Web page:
this has actually been a long-held desire… of mine. m has been invited to preach before, but she's never accepted an invitation. i don't think she was afraid; she just didn't seem to have much interest in doing it, which always seemed a little strange to me — both because she has so many good things to say and because there are few things that i enjoy more. even when i was very ill a number of years ago (and there was some uncertainty about whether i'd live or die), i continued to preach as i was able. i figured if i was going to die soon, i wanted to make sure that every day counted!

so i'm excited that she's doing this. as with any good preacher, God has not only given her a message but proven it repeatedly in her life. i think she's already been learning a lot in the process of preparation (generally a time of heightened spiritual warfare). please join me in praying that the spirit of God will anoint her, both with his words and his heart, and that this time will be a turning point for many — setting the captives free, restoring hope, calling people to a deeper walk with Jesus.

for more information on the mwmn's conference on the journey in purity, click here.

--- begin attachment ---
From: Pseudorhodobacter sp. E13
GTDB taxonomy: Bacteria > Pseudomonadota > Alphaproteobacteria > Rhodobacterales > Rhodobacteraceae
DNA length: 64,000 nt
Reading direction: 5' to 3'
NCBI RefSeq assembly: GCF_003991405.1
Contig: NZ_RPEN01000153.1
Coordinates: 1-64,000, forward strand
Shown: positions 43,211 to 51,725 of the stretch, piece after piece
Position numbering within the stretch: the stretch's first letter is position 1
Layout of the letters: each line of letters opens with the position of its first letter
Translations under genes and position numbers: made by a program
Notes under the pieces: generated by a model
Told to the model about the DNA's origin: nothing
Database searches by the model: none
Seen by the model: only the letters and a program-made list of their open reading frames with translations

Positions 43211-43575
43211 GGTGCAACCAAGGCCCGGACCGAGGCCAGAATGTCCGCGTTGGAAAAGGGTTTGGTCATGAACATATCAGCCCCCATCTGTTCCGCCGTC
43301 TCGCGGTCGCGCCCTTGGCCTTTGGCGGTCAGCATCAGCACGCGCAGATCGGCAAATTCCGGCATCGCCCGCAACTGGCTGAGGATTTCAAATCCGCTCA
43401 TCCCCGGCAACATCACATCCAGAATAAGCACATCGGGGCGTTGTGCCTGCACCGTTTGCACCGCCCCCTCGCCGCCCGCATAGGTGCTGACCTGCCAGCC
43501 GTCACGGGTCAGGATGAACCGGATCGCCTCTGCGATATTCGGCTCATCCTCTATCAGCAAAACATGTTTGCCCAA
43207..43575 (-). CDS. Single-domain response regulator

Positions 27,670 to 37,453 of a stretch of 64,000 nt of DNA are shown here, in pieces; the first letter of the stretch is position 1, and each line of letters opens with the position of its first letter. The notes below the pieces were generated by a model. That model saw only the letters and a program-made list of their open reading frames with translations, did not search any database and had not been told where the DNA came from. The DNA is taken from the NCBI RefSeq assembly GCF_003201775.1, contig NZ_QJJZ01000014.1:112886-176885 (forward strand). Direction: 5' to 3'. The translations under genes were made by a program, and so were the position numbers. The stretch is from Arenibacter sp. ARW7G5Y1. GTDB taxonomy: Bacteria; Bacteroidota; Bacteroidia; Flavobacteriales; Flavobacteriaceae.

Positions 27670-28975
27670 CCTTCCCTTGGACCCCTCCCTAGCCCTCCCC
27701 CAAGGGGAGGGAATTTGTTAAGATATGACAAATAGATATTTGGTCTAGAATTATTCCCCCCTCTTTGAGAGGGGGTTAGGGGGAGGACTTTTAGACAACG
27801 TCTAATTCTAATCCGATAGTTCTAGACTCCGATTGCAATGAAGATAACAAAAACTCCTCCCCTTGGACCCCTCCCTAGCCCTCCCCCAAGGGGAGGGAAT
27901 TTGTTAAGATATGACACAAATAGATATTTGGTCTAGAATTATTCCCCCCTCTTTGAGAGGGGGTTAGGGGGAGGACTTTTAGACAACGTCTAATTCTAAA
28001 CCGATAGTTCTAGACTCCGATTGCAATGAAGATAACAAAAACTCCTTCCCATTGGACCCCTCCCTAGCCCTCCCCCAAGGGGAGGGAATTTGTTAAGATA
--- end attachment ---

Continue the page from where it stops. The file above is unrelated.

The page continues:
Saturday, April 15, 2006


i still remember discovering that there were people who believed that Jesus literally came back from the dead and was still alive. i was shocked. i knew some of these people, and they seemed rational and even intelligent otherwise. i wanted to be respectful of their beliefs, but i was sure they were out to lunch on this one.

the whole story seemed preposturous. if God did come as a human being, why come as the son of an unwed teenager? why grow up in obscurity in the backwater of what was a tiny, insignificant nation? why come without position or money — as a man who worked with his hands — and as part of a powerless, despised minority?

it's true that Jesus did eventually rise to prominence, first in his local area, then on israel's national stage. as a teacher and worker of miracles, he attracted large crowds — and the attention of the religious and political power brokers of his time. to his followers at least, he looked like he could be the messiah.